Sit skis consist of frames made of metal tubing with a binding system and a bucket or seat with a strapping system that ensures the athlete has a snug fit in their bucket. Two skis attach to a binding system that consist of a normal Nordic binding on the front of the ski and another connecting point at the back end of the sit ski.
All three classes use Cross Country skis. Standing and VI athletes can train and race in both the skate and classic technique, using the appropriate equipment for each technique. Sit skiers use the same skis with one binding attached to the front of the sit ski and another system that holds the back of the sit ski onto the ski as well.
There are many of different sit skis designs out there. Finding out what works best for each individual you need to take in consideration the level of injury and maneuverability of the skier. The fit of the skier into the seat should be as snug and comfortable as possible. Padding may be necessary to ensure a good fit and prevent pressure sores. Talk with your skier when helping them with their fit to make sure they have adequate padding everywhere. Additional straps and weight belts can be used to help augment the fit and enable efficient transfer of the skier’s movements to create forward momentum. It is recommended to have extra padding in different sizes and thicknesses and extra straps around to help in this fitting process. Keep in mind this is often a trial and error process the first few times out with a new skier.
Keep in mind when fitting a sit skier:
- A skier with one or two legs may keep their legs in front of them in a chair like position or tuck their feet underneath their seat
- Skiers with a higher level spinal cord injury who have less core stability often require a higher seat back and may want their knees pulled into their chest for additional support. A seat back too high will limit the range of motion and impair balance and rotary movement, hindering the athlete’s control
- Athlete with low level spinal cord injuries or amputations have the option of angling their seat with the back of their bucket higher than the front. This puts them in a more powerful position for poling. This position is only for those with a high level of core function, as the seat provides very little stability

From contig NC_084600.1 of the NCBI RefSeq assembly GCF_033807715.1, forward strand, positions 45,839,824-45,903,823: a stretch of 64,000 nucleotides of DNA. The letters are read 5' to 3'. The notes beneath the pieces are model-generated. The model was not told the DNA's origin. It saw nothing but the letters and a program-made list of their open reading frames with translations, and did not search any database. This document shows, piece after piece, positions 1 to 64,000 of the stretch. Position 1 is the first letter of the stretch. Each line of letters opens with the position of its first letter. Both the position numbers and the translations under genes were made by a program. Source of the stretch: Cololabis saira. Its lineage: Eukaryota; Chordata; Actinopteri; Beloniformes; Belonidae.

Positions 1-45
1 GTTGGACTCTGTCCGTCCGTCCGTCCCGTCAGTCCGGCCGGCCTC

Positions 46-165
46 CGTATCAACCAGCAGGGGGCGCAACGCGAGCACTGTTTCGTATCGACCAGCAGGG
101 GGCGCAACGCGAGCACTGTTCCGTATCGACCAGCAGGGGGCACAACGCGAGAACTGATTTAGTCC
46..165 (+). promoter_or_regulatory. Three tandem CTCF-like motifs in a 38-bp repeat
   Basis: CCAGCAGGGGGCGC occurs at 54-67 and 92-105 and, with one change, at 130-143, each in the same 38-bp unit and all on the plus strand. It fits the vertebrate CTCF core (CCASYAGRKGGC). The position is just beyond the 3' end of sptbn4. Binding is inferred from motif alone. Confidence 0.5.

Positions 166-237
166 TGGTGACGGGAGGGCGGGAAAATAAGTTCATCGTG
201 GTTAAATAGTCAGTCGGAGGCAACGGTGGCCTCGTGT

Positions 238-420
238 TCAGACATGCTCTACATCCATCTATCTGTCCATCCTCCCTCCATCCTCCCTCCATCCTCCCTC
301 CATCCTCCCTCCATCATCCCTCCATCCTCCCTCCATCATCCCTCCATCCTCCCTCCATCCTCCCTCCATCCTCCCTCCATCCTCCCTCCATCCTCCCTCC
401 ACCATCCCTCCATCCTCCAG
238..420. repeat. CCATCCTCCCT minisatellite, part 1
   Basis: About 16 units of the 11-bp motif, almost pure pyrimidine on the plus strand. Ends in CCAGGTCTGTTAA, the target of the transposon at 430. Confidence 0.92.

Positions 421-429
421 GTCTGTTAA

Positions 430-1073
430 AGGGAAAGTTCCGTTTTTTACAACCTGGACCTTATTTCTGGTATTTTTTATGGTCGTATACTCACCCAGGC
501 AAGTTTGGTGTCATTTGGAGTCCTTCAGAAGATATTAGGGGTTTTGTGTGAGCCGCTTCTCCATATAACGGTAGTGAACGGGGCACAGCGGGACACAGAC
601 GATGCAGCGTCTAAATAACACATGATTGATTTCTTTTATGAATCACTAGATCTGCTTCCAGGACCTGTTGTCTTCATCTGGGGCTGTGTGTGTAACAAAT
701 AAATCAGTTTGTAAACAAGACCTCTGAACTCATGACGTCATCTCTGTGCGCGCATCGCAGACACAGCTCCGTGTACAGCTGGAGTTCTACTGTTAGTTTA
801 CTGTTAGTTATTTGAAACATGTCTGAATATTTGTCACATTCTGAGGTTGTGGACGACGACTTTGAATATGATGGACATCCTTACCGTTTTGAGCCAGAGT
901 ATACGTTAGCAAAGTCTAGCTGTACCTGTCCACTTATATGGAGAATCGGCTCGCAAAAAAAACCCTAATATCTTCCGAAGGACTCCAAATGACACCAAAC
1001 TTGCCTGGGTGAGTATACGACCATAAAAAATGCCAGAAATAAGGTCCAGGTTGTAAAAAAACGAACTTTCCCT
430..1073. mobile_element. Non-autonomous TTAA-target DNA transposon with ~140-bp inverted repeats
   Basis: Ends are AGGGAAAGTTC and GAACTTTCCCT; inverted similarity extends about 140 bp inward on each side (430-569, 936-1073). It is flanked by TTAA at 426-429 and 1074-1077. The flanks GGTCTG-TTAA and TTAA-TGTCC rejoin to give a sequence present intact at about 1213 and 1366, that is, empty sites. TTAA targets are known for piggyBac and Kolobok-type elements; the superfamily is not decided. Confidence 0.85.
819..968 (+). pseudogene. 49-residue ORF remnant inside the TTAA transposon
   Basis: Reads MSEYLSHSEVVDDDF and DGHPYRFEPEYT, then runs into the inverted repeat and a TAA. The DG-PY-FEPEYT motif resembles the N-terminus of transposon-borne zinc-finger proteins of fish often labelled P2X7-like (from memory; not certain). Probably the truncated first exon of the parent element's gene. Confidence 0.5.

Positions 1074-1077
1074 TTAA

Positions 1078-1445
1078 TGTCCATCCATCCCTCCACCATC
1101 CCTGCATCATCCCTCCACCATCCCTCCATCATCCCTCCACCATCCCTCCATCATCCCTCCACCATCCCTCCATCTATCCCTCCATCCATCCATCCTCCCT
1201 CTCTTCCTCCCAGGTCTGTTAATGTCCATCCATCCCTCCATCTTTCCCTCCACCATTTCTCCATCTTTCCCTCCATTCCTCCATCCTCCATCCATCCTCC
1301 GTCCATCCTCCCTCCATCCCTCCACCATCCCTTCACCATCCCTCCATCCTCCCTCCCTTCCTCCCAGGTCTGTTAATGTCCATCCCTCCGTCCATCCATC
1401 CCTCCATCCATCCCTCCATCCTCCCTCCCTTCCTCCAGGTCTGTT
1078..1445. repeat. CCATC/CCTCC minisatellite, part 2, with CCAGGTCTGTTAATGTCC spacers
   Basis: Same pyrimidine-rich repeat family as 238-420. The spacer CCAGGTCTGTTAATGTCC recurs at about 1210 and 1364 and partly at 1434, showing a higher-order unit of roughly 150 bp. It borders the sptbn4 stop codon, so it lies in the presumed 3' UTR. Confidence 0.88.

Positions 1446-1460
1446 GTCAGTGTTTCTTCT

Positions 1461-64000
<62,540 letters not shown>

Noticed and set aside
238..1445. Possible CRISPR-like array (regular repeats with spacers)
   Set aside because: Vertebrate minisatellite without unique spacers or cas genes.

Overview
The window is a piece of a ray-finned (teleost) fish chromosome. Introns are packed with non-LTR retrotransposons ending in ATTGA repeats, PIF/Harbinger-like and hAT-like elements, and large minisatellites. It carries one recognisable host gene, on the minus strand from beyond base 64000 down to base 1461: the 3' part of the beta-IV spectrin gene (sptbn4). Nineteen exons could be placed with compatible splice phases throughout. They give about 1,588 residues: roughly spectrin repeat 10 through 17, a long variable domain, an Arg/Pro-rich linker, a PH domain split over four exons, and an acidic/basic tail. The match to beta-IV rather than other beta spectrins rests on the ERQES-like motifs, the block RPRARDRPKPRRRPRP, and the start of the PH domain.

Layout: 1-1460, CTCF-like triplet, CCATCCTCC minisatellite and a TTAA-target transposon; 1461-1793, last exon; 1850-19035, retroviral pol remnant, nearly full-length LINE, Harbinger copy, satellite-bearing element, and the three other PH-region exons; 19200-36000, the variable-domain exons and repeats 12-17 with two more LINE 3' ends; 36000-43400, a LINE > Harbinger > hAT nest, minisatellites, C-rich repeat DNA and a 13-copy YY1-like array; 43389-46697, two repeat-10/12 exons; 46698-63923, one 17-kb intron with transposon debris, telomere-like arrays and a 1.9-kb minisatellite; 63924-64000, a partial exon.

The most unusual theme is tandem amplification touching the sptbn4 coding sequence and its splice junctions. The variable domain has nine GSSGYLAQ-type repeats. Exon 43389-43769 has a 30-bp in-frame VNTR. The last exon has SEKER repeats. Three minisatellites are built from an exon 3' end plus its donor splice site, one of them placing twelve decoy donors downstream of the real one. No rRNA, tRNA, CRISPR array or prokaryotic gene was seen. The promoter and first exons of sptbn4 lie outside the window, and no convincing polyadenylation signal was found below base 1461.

- A frame lower to the ground enhances control and stability. Ideally the skier can reach both hands to the ground, enabling them to use their hands and the tops of their poles to aid in breaking. A lower position will also make it easier to get up from a fall. A frame higher from the ground enhances the athlete’s potential to create power. Every skier is unique and may want to try a few different positions to find the ideal balance of stability and power for their capabilities.
Poles are used by all Para Nordic athletes as well and are fit in the same manner as skiers without a disability. Athletes missing all or part of their arm/s do not use a pole/s. These are no different from what is used in any other kind of cross country skiing.
Fitting for Standing Athletes: Classic poles should fit uncomfortably under the skier’s armpit and skate poles should reach between a skier’s chin and nose.
Fitting for Sitting Skiers: Poles will fit similar to standing skiers, poles will fit uncomfortably underneath their armpits while in their sit ski, this varies by personal preference.
Standing athletes and VI athletes use the same Cross Country ski boots as athletes without disabilities, one boot for skate skiing and a different boot for classic, or a combination boot that can be used for both skate and classic techniques. Skate boots have stiffer soles and higher ankle cuffs to provide more stability. Classic boots tend to be lower cut and the soles are more flexible as the classic stride necessitates constant bending movement of the foot. Combination boots have a softer sole to allow the flex in the sole for classic skiing but also have higher ankle cuff to support skate skiing. Boots should fit snugly, without heel movement while walking, like a running or walking shoe. For skiers using a prosthetic, you may need to add padding or make other adjustments to make sure the foot snugly fits in the boot.
Cross Country skiers dress in layers of light weight clothing and try to avoid materials such as cotton or really heavy layers, to allow the athlete to take a layer or two off if need be if they warm up throughout their ski. They wear lighter weight gloves and hat as well.
Visually Impaired Skiers
VI skiers and racers follow a guide while skiing. An athlete with a visual impairment who has enough vision to feel comfortable skiing without a guide has the option to do so. Many guides use a headset microphone and speaker system to call out directions for the skier through the course.